The series was Shogun — you may remember it, or the eponymous novel by James Clavell that it adapted. It retells part of the frequently novelized story of a historical English sailor, Will Adams, who was shipwrecked in Japan in the very early seventeenth century. The novel’s hero, John Blackthorne (played by Chamberlain), a stranger in a strange land, becomes inadvertently embroiled in the politics of the emerging shogunate of Lord Toranaga (in history: Tokugawa Ieyasu, played by Toshiro Mifune) even as he falls in love with an unattainable woman, Mariko (Yoko Shimada).

0700_fr[Right: Toshiro Mifune with Richard Chamberlain on the Shogun set.]

The series won a number of awards, as did Chamberlain. It was a typical piece of early 1980s tv, I think, made when audiences still watched tv for its art. It punched above its weight with a very ambitious story that was much too long and complicated even for the time it was given; actors were cast — especially Mifune, Shimada — who were much better than the material they were given; an attempt was made to give it artistic credibility with voiceovers by Orson Welles and a score by Maurice Jarre (notable enough musically that my high school wind symphony played it at a concert a few years later); and gorgeous, for the U.S. viewer at the time “exotic,” landscapes.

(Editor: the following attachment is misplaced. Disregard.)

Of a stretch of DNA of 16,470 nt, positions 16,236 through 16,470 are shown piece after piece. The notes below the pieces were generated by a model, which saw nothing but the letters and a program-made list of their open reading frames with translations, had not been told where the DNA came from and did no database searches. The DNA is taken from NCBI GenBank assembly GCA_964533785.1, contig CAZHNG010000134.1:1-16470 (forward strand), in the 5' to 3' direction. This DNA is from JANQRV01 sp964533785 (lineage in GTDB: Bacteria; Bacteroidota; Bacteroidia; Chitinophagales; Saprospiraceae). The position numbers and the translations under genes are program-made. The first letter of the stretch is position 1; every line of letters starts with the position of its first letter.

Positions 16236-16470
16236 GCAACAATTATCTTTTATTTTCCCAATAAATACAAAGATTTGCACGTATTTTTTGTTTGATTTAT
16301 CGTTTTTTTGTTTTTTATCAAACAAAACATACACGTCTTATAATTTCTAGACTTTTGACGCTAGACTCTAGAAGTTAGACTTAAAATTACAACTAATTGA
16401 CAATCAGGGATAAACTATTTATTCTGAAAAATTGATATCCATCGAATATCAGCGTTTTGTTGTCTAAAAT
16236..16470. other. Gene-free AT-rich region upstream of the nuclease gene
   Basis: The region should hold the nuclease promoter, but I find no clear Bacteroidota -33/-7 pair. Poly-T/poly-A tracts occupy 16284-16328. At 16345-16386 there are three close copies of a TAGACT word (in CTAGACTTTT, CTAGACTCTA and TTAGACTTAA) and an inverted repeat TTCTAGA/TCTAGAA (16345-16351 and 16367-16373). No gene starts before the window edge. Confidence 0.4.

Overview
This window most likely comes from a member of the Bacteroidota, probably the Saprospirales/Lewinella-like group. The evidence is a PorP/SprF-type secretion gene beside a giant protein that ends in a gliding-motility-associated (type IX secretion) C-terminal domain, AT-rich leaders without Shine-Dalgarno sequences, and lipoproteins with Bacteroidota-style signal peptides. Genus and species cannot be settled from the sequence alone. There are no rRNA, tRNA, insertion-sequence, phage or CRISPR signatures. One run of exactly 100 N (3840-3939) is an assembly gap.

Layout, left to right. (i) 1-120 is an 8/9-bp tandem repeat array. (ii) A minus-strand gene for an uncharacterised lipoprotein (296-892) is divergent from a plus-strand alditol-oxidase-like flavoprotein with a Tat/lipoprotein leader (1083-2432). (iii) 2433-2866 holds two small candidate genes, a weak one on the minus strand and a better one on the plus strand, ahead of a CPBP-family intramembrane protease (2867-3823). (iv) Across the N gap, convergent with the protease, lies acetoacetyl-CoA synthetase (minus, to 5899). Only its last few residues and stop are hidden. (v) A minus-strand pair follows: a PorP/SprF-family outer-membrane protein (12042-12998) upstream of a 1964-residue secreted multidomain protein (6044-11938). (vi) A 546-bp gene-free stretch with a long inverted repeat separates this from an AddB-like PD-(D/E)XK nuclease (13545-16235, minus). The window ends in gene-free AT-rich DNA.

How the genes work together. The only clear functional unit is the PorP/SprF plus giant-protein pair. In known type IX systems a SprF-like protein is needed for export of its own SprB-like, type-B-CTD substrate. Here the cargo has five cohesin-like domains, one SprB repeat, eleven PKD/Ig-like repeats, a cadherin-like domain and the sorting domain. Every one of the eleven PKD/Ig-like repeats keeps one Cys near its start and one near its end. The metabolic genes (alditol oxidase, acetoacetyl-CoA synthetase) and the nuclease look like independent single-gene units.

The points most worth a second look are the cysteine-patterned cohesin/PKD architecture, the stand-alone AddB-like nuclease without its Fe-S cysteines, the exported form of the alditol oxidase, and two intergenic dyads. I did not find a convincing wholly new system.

And the show — and the accompanying crush on Richard Chamberlain — made a strong impact on my life. Not as big as Armitagemania, but that’s asking a lot (smiles). I, like many viewers of the show, participated in the sudden Japan craze of the early 80s that responded to the show. In my case, that meant reading everything I could about Japan in the library, becoming a sort of mini-expert, creating for myself what I imagined was a samurai-like outfit by altering a pair of mom’s lounging pajamas from her Hawaii days, and trying out what I thought were Japanese recipes. I got mom to teach me how to eat with chopsticks. (Though I only got to try sushi once I got to college.) I wrote a “report” on Japan for school and got an A+ and the paper was displayed in the school’s case of especially good student work that month. I even learned some Japanese vocabulary which I tried out to humorous effect on an exchange student a year or two later. I read everything else that James Clavell had written — the first historical novels I loved. My favorite was probably Noble House (1988), although his early novel, King Rat (1962), made a big impression on me as well.